First published in LES Insights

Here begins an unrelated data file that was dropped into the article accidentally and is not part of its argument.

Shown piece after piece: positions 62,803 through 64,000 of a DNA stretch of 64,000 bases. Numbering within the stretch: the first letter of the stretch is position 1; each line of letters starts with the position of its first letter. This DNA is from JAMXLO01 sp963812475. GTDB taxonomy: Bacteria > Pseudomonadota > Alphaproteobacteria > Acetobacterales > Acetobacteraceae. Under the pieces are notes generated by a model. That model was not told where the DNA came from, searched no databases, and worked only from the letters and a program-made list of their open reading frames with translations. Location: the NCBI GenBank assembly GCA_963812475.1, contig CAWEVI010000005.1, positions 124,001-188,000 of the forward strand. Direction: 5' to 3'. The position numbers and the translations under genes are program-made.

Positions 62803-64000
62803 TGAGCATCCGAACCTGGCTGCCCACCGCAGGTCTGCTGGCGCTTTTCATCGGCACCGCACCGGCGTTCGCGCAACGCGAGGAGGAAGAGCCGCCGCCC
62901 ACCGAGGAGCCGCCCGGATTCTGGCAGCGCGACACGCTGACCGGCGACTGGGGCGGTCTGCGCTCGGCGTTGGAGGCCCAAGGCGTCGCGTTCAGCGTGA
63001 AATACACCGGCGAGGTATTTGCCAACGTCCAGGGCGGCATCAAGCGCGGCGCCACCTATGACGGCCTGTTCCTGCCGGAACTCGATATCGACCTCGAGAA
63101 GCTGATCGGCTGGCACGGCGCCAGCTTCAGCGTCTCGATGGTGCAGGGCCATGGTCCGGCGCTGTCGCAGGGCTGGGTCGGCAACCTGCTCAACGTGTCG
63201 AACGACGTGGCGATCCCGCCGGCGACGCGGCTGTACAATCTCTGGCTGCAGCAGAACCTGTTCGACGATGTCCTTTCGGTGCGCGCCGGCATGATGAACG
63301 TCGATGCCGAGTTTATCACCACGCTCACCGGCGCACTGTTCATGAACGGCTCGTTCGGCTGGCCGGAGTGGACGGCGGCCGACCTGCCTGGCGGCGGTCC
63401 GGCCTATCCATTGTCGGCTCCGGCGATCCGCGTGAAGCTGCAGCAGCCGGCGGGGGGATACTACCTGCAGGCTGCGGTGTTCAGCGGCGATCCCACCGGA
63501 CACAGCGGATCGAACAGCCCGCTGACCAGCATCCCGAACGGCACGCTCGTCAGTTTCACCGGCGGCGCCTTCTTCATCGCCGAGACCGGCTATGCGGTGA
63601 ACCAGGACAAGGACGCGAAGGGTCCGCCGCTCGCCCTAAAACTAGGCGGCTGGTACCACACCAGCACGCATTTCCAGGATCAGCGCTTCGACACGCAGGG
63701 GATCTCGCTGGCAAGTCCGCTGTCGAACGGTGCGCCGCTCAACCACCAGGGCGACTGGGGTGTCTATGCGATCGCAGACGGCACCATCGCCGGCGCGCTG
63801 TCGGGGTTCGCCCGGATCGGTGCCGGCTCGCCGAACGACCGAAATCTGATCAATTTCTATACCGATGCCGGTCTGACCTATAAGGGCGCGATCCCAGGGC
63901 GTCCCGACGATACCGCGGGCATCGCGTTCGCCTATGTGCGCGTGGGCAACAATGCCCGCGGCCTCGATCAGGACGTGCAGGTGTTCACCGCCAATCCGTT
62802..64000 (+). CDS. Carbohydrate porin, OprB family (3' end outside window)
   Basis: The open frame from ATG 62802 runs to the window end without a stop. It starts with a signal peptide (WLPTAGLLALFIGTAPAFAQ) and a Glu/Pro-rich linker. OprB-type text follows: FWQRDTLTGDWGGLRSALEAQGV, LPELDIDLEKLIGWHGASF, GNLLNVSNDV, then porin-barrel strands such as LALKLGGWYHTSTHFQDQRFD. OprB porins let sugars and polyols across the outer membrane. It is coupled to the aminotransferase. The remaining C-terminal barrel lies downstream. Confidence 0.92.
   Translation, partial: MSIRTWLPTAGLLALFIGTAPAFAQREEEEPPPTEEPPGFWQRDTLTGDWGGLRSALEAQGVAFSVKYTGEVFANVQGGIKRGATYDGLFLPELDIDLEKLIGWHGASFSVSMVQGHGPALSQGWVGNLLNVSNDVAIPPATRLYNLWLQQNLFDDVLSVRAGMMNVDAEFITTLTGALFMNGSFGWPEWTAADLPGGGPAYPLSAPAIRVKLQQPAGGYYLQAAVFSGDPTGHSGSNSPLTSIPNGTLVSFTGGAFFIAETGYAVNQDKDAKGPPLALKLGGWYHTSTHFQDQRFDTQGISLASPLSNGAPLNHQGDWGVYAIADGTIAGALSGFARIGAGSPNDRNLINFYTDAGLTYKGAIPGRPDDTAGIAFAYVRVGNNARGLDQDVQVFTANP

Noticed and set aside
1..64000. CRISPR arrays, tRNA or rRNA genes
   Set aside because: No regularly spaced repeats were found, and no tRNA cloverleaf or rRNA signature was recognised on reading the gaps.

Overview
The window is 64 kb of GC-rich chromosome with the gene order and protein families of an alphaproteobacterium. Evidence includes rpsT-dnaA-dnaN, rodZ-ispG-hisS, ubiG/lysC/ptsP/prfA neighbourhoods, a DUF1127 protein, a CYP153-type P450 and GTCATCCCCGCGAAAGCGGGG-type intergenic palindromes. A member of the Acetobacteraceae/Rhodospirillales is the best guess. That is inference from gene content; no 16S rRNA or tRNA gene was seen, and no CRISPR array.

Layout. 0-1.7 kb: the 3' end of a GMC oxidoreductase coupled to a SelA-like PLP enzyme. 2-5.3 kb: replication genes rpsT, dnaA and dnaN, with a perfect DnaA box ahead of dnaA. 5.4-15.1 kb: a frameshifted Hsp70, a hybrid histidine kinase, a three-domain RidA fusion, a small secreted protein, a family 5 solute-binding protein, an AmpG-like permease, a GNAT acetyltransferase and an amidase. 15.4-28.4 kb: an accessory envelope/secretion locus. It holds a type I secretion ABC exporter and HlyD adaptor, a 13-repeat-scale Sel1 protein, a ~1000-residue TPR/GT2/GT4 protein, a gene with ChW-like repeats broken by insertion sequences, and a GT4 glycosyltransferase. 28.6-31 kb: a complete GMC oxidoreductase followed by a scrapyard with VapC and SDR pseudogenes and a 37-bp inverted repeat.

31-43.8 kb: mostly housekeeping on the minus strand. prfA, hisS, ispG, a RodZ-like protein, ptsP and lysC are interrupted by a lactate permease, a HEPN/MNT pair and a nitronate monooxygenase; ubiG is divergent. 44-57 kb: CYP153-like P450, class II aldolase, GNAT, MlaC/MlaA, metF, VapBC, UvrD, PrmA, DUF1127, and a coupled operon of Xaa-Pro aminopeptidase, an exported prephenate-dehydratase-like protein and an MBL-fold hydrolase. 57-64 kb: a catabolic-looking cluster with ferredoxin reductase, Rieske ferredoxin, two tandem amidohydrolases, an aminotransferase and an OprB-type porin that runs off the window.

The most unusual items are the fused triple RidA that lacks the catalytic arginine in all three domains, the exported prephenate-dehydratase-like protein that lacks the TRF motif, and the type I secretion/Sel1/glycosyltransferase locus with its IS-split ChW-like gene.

A nonpracticing entity based in New York had twice licensed its patents to companies doing business in Texas. It sent a cease-and-desist letter to a Texas company, demanding that the company take a license to its patents. The Texas company filed suit in a Texas district court, seeking a declaratory judgment of patent invalidity and noninfringement. The court, however, dismissed the case, holding that the patent owner’s letter did not create personal jurisdiction in Texas. In reaching its conclusion, the court also found that the patent owner’s other licensing activities, including granting nonexclusive licenses to two other businesses operating in the state, did not give the court personal jurisdiction over the patent owner.